FAO Food Price Index rises sharply

07 December 20203 min reading

Global food commodity prices rose sharply in November to their highest level in nearly six years, according to a benchmark United Nations report.

The FAO Food Price Index (FFPI) averaged 105.0 points in November 2020, up 4.0 points from October and 6.4 points higher than its value a year ago. The November increase did not only mark the biggest month-on-month rise since July 2012, but it also resulted in the index reaching its highest level since December 2014.

All sub-indices of the FFPI registered gains in November, with the vegetable oil sub-index rising the most, followed by those of sugar, cereals, dairy and meat. The FAO Food Price Index tracks changes in the international prices of the most globally traded food commodities.

The FAO Cereal Price Index averaged 114.4 points in November, up 2.7 points (2.5 percent) from October and as much as 19.0 points (19.9 percent) higher than its November 2019 value. The latest increase marked the fifth consecutive monthly rise in the value of the index. Wheat export prices continued to edge upwards in November, largely on a tightening outlook for export supplies and reduced harvest prospects in Argentina.

Maize prices also rose further in November, supported by continued large maize purchases by China, amidst further cuts to this year’s production estimates in the United States of America and Ukraine, both major exporters. Among other coarse grains, firm demand continued to push up feed barley and sorghum prices.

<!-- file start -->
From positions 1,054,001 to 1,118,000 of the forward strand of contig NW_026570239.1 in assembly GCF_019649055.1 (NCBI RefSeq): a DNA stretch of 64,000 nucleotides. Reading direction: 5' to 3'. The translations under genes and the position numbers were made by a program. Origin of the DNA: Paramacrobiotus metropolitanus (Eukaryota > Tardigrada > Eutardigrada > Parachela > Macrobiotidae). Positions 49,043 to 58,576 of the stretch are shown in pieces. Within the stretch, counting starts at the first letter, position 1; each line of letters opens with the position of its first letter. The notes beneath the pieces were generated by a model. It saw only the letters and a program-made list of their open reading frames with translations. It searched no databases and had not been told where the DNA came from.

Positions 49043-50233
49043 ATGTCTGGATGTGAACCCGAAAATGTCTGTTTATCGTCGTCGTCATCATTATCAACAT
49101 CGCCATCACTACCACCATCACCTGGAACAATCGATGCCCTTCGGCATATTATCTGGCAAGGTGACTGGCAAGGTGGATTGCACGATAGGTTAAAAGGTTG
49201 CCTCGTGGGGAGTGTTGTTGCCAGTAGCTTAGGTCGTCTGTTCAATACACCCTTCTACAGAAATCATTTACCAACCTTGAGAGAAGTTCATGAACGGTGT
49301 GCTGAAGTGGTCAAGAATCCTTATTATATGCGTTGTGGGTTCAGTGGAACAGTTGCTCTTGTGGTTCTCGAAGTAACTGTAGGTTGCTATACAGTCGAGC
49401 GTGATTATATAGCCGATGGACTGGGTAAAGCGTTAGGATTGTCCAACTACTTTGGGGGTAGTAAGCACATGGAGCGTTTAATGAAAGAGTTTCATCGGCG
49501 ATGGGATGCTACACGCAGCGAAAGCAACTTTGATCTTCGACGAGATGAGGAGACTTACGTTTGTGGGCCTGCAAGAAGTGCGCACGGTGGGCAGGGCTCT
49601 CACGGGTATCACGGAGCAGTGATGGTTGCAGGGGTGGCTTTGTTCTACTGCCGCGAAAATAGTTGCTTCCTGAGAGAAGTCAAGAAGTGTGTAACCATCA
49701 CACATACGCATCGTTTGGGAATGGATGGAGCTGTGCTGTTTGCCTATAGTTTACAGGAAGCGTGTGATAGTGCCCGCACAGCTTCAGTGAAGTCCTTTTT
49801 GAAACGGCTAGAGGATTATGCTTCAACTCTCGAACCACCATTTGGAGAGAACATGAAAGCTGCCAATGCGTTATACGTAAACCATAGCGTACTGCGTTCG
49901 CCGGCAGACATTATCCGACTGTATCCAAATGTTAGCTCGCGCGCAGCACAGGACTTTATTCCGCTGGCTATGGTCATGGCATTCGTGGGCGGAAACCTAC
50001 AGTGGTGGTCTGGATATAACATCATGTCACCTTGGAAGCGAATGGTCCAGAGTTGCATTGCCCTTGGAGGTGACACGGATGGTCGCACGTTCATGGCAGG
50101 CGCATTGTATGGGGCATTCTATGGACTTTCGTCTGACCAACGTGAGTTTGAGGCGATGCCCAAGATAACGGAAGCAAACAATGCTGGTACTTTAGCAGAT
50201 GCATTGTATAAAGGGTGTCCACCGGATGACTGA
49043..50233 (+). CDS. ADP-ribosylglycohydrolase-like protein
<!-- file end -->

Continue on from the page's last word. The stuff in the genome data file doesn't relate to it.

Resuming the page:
By contrast, international rice prices held steady in November, as support provided by tight availabilities and currency movements in selected South East Asian exporters was offset by limited demand and harvest pressure in other major origins.


FAO has further lowered its forecast for global grain production in 2020, which now stands at 2 742 million tonnes - still a record high and 1.3 percent above the previous year's outturn. The new forecasts released with FAO's Cereal Supply and Demand Brief point to world coarse grains production of 1 470 million tonnes, wheat production of 761.7 million tonnes, and rice output of 508.4 million tonnes.

Looking ahead, planting of the northern hemisphere's winter wheat crop is underway and remunerative prices are expected to increase sowings in several major producing countries. However, crop conditions in the United States of America are moderately poorer due to dry weather conditions, influenced by the prevailing La Niña weather phenomenon.

World cereal utilization in 2020/21 is now forecast to rise to 2 744 million tonnes, up 1.9 percent from 2019/20, led by expectations of increasing feed use of maize and sorghum in China as well as a rise in the production of maize-based ethanol in Brazil and the U.S.A.

Worldwide cereal stocks by the close of seasons in 2021 are predicted to decline to 866.4 million tonnes, translating into a global stock-to-use ratio of 30.7 percent - which FAO notes is a five-year low but still a relatively comfortable level.

World trade in cereals in 2020/21 is forecast to rise 3.4 percent from the previous year to 454.6 million tonnes, driven primarily by a faster than expected pace in maize sales by the U.S.A. and continued strong purchases from China.

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